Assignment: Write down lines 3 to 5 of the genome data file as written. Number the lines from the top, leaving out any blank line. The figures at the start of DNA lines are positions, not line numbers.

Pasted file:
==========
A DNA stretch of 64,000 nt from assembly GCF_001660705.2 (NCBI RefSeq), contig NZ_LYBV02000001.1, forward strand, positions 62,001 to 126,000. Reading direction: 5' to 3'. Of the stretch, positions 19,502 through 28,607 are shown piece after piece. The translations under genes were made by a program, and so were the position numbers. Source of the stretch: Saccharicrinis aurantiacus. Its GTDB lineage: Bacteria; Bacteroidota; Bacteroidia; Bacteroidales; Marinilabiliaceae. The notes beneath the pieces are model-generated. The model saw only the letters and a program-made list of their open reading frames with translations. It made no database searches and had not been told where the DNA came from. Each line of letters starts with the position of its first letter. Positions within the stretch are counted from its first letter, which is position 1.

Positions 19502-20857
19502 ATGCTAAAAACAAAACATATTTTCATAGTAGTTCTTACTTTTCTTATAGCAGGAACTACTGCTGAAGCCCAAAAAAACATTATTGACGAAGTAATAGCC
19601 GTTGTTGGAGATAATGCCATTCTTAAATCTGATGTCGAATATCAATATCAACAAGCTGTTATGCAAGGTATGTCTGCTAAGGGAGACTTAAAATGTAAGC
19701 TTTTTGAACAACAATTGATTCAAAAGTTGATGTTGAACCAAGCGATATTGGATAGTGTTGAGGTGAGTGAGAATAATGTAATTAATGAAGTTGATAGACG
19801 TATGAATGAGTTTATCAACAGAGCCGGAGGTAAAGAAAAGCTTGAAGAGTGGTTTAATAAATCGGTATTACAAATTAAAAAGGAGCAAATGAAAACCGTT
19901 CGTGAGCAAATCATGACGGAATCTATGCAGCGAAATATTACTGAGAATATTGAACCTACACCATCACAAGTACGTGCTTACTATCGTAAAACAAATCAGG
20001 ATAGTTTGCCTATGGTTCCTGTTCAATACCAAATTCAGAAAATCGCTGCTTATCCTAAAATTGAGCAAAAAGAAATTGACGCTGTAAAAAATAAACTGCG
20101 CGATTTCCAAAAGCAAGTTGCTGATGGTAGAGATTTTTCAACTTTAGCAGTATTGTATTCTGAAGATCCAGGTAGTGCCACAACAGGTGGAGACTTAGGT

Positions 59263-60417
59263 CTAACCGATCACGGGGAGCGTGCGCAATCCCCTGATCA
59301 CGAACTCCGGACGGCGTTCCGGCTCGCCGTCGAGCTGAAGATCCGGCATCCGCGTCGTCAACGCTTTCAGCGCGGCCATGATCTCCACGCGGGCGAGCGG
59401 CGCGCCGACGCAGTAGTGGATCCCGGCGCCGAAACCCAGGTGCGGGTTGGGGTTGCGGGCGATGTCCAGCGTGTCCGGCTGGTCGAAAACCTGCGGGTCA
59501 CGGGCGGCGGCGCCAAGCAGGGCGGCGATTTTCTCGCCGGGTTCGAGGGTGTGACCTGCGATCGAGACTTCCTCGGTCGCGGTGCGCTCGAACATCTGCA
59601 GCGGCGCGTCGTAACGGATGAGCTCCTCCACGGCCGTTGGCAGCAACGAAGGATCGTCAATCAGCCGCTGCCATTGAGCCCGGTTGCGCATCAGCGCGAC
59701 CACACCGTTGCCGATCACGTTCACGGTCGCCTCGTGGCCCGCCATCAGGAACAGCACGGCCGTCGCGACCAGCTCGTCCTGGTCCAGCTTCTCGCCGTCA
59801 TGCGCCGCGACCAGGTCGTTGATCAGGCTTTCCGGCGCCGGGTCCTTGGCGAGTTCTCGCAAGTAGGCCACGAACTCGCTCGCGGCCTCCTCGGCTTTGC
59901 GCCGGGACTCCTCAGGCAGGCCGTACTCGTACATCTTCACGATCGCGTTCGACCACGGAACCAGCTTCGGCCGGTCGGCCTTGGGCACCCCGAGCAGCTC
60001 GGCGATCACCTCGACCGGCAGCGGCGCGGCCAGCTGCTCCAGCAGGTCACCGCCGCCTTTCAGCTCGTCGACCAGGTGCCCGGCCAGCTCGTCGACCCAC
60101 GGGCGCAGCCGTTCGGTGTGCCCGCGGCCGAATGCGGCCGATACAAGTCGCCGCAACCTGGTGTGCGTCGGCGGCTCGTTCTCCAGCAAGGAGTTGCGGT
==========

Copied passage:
19502 ATGCTAAAAACAAAACATATTTTCATAGTAGTTCTTACTTTTCTTATAGCAGGAACTACTGCTGAAGCCCAAAAAAACATTATTGACGAAGTAATAGCC
19601 GTTGTTGGAGATAATGCCATTCTTAAATCTGATGTCGAATATCAATATCAACAAGCTGTTATGCAAGGTATGTCTGCTAAGGGAGACTTAAAATGTAAGC
19701 TTTTTGAACAACAATTGATTCAAAAGTTGATGTTGAACCAAGCGATATTGGATAGTGTTGAGGTGAGTGAGAATAATGTAATTAATGAAGTTGATAGACG